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Non-Review Review: Casa De Mi Padre

This film was seen as part of the Jameson Dublin International Film Festival 2012. It was the first “surprise” film.

Will Ferrell’s Casa De Mi Padre is perhaps the most esoterical comedy ever produced. The comedian has his legion of loyal fans, but it’s difficult to imagine that there’s a large crossover between those who enjoy Ferrell’s work and those with an affection for Mexican telenovelas. Filmed in “Mexico Vision”, with pretty much all of the dialogue in Spanish (rather than, as one DEA agent puts it, “American”), the movie displays an astonishing commitment to its basic premise, which is effectively one joke sustained over its runtime. I can sense already that Ferrell’s latest project will be his most divisive to date, dividing film fans into “love it” or “hate it” camps. I fall strongly into the former.

A que no me alcanzas!

Festival organiser Grainne Humphreys deserves a massive amount of credit for both securing the film and deciding to show it in one of the festival’s two coveted “surprise film” slots. It’s hard to imagine that anybody in the audience was expecting they’d get a Spanish-language parody starring Will Ferrell. It was a bold choice, a controversial choice, and a divisive choice. And that was why it was brilliant. It wasn’t a film that anybody felt “meh” about. People walked out of the screening of the film, and people laughed and cheered.

I overheard several audience members talking about how they wanted to walk out the moment that they saw Will Ferrell’s face. Some, on the other hand, stayed through to the end of the credits wearing wide grins on their faces, clearly more than satisfied with the viewing experience. It would have been easier to pick a “safe” and more “conventional” choice, but Humphreys did an outstanding job in chosing the film.

El americano...

As for the film itself, it seems reasonable to say that you’ll either “get” it, or you won’t. The movie is pretty much one large gag that is played out over an hour and a bit. It’s a parody of a kind of media that most of us are only truly familiar with through snippets of parody in other forms of media. However, what delineates Ferrell’s work here, and what makes the film (to me) so boldly exceptional, is the deft commitment displayed by the script and by the cast. This isn’t a poorly-considered excuse to tie a bunch of stereotypes together, and those looking for silly antics inside the film may come away disappointed.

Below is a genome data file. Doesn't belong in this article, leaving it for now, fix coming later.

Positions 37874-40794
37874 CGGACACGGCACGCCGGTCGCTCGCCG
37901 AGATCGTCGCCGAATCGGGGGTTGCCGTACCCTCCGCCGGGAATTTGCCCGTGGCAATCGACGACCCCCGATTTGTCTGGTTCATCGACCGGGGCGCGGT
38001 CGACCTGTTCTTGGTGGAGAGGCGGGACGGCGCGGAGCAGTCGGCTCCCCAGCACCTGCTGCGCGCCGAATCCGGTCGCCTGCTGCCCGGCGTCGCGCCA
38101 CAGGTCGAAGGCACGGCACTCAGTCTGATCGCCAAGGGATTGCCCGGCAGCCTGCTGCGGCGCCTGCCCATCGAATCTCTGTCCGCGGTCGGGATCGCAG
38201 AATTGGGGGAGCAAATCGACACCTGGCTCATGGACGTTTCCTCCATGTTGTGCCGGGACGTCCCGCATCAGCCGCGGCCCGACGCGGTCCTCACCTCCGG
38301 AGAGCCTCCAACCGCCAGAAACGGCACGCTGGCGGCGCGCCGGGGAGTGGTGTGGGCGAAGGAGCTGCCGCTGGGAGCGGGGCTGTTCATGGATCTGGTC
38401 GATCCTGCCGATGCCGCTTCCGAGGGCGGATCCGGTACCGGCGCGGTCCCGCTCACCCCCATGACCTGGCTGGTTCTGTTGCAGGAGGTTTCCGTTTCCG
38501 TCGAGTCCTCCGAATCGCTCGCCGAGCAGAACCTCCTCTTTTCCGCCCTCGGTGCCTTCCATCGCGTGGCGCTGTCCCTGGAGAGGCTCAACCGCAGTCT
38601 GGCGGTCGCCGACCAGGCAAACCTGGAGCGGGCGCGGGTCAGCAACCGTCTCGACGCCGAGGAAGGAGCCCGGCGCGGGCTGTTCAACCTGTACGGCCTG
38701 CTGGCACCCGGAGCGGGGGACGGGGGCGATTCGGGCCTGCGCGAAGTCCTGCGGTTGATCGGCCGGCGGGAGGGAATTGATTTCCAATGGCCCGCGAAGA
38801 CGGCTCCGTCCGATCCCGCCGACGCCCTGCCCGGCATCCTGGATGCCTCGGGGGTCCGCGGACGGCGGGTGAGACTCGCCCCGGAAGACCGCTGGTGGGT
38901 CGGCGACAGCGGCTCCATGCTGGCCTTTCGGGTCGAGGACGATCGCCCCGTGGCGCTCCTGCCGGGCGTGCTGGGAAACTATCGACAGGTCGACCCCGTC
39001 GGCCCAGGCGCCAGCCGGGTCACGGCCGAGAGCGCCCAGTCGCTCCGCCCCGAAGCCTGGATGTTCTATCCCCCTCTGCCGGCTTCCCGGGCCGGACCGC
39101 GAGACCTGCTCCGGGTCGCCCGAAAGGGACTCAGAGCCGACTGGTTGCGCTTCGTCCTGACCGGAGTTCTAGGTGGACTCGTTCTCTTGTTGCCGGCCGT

Instead, the entire movie is built around what might be described as a “meta-joke”, where the hilarity comes not from the witticisms or the jokes on screen, but from the way that the cast and crew deliver what might be the most brilliantly and hilariously stereotypical telenovela ever committed to film. Most of the jokes in the movie aren’t jokes based around characters or situations, but around actors and movie-making.

Viejo oeste...

Whenever our plucky lead is driving in his van, for example, the same truck always passes at the same interval into the shot. When a bunch of nefarious drug dealers ambush our hero in a clearing by a lake, you can see the wooden floorboards bending beneath their feet. During the song’s first big musical number, several instruments produce sounds that it would be impossible for them to make. The second big musical number is clearly a placeholder that was never quite finished before shooting wrapped, with both leads just singing “la.” A close-up on a DEA agent’s sunglasses reveals the behind-the-scenes staff. Our leads never ride horses, pulled along on wooden dummies and any riding done by obvious stunt doubles in long shots. Continuity is intentionally a mess, with characters resuming phone calls after hanging up a cut earlier.